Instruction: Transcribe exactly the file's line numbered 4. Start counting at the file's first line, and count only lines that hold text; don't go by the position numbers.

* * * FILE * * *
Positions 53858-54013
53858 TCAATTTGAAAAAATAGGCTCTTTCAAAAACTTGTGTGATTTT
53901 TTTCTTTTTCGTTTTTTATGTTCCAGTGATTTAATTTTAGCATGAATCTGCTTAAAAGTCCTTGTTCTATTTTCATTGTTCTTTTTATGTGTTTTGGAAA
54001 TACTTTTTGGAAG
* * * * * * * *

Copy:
54001 TACTTTTTGGAAG